“While most of the cases of censorship that we have seen affect the performing arts and theater sector, there is no doubt that the most precarious discipline of the entire cultural spectrum in Spain is the visual arts,” he told Hyperallergic.
Public reaction was swift and powerful, and groups of artists began to mobilize in an effort to document and protest what they anticipated was just the beginning of a worrisome national shift. The Círculo de Bellas Artes in Madrid hosted an event in which groups including OLA delivered their manifestos and read aloud poetry that had once been censored by the Francoist government. Under a banner declaring the defense of free expression, Spanish cultural workers evoked urgency, and knowingly warned of the real danger behind the attention-grabbing headlines: self-censorship. Those who lived and created under fascism recalled not just the overt oppression of artistic expression, but the silence and creative void left in its wake.
As shocking as some of these recent events may seem, artists in modern democratic Spain have long been vulnerable to censorship. Despite Spain’s celebrated progressive politics, the cultural sector has been eyed closely by human rights groups for years. The free expression advocacy group Freemuse, which publishes a State of Artistic Freedom report, flagged in 2020 Spain’s track record of imprisoning artists. These sentences were often imposed due to a controversial so-called ley mordaza (gag law), which effectively limits artistic freedom and remains in effect despite the socialist national government’s promises to change it. The gag law has been a point of contention for many in the cultural sector, but there is another factor limiting free expression in Spain: artists’ almost exclusive reliance on public funds and institutions. Crushing financial burdens and lack of protections for working artists have limited the number of opportunities available to make, show, and sell art, making artists dependent on public art opportunities that are easily influenced by partisan governments and personal interests.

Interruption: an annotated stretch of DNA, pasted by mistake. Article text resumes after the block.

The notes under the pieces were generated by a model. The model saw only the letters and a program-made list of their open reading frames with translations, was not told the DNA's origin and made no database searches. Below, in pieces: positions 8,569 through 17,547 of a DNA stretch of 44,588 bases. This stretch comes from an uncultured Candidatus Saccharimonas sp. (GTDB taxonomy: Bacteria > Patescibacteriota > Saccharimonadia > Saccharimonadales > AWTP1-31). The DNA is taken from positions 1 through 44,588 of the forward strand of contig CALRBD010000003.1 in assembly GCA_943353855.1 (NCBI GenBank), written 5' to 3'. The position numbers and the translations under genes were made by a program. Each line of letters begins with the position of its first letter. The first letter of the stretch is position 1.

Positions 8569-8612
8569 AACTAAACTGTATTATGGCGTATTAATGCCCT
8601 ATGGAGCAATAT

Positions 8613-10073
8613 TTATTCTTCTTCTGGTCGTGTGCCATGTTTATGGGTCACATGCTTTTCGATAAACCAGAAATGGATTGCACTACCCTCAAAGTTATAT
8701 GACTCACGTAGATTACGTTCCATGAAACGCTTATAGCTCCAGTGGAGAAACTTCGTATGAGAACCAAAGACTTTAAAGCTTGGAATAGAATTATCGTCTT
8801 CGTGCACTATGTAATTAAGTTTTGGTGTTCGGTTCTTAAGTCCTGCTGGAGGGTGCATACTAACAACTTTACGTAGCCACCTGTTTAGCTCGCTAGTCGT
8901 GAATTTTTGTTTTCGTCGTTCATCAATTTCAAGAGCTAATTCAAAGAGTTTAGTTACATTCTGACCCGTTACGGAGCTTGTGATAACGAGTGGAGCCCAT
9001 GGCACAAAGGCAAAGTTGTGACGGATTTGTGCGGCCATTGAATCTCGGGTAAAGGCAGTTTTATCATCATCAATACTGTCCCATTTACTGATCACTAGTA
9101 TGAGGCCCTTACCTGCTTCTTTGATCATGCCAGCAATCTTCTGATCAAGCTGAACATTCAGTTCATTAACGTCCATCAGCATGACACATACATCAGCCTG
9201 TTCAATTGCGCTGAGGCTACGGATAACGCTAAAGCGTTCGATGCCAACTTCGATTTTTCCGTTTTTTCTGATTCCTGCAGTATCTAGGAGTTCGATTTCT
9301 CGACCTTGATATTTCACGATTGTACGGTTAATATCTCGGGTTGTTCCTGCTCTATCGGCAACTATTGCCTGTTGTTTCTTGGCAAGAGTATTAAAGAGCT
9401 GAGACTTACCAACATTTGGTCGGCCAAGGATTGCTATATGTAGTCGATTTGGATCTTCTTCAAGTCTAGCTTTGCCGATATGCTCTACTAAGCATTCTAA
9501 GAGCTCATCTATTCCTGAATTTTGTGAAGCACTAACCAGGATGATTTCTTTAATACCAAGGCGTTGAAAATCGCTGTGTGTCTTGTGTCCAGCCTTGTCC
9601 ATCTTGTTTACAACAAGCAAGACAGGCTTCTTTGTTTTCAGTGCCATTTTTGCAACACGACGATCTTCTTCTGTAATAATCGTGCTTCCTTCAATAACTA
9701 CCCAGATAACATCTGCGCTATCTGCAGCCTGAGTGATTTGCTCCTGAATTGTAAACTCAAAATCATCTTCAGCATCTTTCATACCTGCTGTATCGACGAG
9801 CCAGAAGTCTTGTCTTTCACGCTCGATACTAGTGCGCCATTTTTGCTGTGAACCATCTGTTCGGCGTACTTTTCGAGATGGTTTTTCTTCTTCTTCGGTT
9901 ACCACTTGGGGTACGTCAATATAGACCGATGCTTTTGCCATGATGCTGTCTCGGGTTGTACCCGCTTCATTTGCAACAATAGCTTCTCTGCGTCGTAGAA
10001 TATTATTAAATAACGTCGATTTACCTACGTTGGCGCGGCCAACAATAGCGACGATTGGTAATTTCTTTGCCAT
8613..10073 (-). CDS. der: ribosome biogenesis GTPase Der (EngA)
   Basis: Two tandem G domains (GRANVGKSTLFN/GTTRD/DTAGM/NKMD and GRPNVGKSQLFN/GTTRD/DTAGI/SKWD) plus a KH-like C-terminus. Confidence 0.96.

The result after many years of an art world subsisting on governmental whims is a strong tendency toward self-censorship by artists and institutions, and a system primed for ideological influence. According to Pulido, this is “the main problem affecting the visual and traditional arts in our country.”
The feeling that artists are more or less left to fight alone is apparent, as the OLA manifesto points out, in “the tepid response of the institutions [that] leave us without protection.”
“Today they censor so that tomorrow we censor ourselves,” the manifesto reads. “A gag that for years has been left to grow is the germ of these cancellations.”
The national election saw the far-right narrowly beaten, but that is little comfort to the artists who are still facing censorious regional governments. “The outcome of the general elections does not change the momentum we’ve generated,” an OLA spokesperson told Hyperallergic. “There are many alarming situations, others that are added regularly, and, above all, a sector that was already precarious and neglected that needs attention.”